On a recent Thursday night, over 150 kids stand between the pool tables at Bilco's Billiards to catch two local bands, Defying Truth and the Helen Kellers. There are all types of people: guys with dyed hair, blondes in jeans and college sweatshirts, a girl in plaid tights with bright Converse sneakers and a Police T-shirt. The vibe is communal, clique-free and mostly mellow, until the show ends with Helen Kellers frontman Ryan Rushworth diving backward over a brass railing onto a table, various audience members commandeering the microphone, band members switching instruments and the drum set splaying apart while the crowd goes nuts.

Putting their heads together afterward, Napa musicians Brian McKee, Dylan Varner and Mikey Rhinehart, all under 20, join Bradley and Lee to make a list of current Napa Valley bands. They give up after naming 17: Body or Brain, Cloverleaf Drive, Defying Truth, the Subtones, Ove the Garden, Viridian City, the Helen Kellers, Magnanimous, Rumblefish, In These Walls, Planets, Rude Intoxicant, Brazen Bull, Thy Winter Shadow, Serf and James, Nana de Carlo and the Aftermath. "The cool thing is that every band has a different style," Rhinehart says. "No two bands sound the same."

In addition to nightlife, the newfound opportunities for bands, they say, has helped curb drug use, which by anyone's measure is widespread. Pot and speed make the usual rounds, but lately Ecstacy has been the thing in Napa. "I'm not gonna lie," Varner says, "I saw someone earlier tonight on E who I was talking to. It's not as big as it was a month ago, but it's still popular."

Drugs are easy to get in Napa; I'm given a run-down of where to buy along with somber stories about recent overdoses. "But then these shows started popping up," McKee adds, "and it gave kids something to do."

Melody Harris, the girl in the plaid tights, comes by and offers a copy of Napkin News, her zine dedicated to the Napa scene. It's a photocopied, folded sheet straight out of the mid-'90s, and it contains upcoming shows, interviews, musings and news about Napa bands and venues. "Bands have always been around," she says, "but they didn't start coming out of the woodwork until recently because they had no place to play, and that's all changing. Plus, if you are a teen in Napa, really, what else are you gonna do? This isn't a 'youth-friendly' town, but that's something else that's changing."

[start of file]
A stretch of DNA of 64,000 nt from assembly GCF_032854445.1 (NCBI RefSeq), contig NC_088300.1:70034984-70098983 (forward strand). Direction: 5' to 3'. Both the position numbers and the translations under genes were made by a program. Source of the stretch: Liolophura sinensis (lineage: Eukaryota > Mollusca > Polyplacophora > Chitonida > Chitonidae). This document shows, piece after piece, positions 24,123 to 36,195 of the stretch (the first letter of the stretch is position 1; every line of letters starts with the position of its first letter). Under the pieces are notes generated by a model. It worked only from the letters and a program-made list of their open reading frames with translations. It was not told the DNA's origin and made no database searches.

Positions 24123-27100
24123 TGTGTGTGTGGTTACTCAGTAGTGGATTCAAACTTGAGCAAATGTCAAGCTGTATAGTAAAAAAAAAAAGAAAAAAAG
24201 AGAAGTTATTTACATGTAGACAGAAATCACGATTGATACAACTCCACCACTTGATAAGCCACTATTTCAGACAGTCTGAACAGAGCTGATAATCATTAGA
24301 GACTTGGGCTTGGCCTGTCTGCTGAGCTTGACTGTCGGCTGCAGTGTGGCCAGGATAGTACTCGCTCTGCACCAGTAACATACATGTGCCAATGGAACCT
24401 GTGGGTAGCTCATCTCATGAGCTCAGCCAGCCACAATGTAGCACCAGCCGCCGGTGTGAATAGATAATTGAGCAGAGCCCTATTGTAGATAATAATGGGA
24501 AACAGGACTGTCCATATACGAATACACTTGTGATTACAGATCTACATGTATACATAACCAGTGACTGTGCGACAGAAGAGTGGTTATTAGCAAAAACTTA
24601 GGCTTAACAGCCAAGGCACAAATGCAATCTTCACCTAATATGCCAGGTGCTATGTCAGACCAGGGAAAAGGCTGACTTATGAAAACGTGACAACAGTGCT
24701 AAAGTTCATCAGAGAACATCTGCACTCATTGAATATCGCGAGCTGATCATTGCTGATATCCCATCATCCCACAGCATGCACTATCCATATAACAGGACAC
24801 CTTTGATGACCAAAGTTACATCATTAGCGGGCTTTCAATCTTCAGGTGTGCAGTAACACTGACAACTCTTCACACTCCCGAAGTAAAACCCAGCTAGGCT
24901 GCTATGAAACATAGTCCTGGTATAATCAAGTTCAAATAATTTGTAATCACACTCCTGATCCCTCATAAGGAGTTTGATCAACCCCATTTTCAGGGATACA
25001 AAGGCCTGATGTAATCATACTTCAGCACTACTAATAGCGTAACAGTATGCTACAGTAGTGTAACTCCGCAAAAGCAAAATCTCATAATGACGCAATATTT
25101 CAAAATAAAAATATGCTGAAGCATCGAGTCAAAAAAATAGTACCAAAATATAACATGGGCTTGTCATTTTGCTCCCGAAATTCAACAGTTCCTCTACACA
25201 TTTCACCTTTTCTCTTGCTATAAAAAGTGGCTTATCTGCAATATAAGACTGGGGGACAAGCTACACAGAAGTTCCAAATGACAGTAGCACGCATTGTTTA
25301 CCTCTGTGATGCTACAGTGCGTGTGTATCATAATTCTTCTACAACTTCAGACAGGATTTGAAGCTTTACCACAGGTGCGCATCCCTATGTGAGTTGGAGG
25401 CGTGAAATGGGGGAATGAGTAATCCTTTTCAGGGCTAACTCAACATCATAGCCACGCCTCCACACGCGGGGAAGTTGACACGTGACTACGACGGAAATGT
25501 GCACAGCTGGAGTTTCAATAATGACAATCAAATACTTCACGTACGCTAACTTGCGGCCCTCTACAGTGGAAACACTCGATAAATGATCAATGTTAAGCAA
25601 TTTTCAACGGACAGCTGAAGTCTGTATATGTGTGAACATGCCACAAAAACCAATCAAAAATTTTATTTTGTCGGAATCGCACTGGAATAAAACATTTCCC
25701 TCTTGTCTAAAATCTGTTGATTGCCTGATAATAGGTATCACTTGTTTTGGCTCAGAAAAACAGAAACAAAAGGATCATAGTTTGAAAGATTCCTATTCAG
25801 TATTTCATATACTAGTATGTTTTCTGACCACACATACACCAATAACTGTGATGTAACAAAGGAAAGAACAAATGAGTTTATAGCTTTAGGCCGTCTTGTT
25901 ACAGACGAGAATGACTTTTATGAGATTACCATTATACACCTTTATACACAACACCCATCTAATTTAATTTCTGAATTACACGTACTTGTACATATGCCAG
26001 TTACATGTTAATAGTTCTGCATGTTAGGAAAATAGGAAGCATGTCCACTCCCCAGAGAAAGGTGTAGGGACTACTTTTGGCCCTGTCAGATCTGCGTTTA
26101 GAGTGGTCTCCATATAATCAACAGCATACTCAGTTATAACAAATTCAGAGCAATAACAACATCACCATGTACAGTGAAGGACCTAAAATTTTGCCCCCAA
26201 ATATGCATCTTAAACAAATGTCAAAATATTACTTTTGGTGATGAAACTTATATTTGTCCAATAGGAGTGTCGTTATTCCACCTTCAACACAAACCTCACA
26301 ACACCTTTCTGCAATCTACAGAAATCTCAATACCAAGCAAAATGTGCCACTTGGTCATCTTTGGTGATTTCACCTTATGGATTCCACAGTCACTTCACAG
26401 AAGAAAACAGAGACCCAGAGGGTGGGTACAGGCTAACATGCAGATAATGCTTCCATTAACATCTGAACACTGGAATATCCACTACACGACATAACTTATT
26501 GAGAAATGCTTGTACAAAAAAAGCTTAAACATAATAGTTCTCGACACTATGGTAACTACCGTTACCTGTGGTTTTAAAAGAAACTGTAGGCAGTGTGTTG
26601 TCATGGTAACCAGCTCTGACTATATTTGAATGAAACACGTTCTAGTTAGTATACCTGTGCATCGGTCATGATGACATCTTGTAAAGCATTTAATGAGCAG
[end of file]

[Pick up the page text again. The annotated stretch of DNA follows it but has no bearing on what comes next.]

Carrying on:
What about skating? Doesn't Napa have a skatepark? "Skaters are hated by adults in this town," McKee says. "Cops just look for a chance to bust young people. If it doesn't have to do with wineries making money, they don't want to have anything to do with it." Varner agrees: "Once you get your license in Napa, you stop skating."

Bradley chimes in. "Once you get your license in Napa," he says, "you leave Napa."

Later, Lee and Bradley walk me down to the skatepark, a half-block concrete area that's dimly lit and scattered with litter, next to the city's sanitation-treatment building. No one's out tonight at all, other than the occasional car that drives by and yells unintelligible threats at us out the window. We stop at one point, in the middle of downtown at 11pm, and the complete and utter silence is stunning.

"Hear that?" Bradley says. "That's the sound of nightlife in Napa."

Lauren Roll, who books the bands at Bilco's, started inviting younger bands almost as a community service. "Unfortunately, there is absolutely nothing for anyone under the age of 18—even 21 and younger; there's pretty much nothing for you to do at nighttime," she says. "I've been lucky enough to get a lot of the younger crew coming in, anywhere from 14 to 18, that have some really good music going on."

Across town and down a long driveway in Napa's industrial area, past granite and sign shops, is Rockzilla. Named for the myriad rock-climbing walls that fill the 25-foot-high warehouse, the title is also fitting for the band playing. When I walk in, a singer in a basketball jersey is screaming his way through a metal-ska version of Mac Dre's hyphy anthem "Thizzle Dance," while three boys stomp around the blue rock-climbing pad in front of the band: one in a spiked leather jacket, one in tie-dye, one shirtless.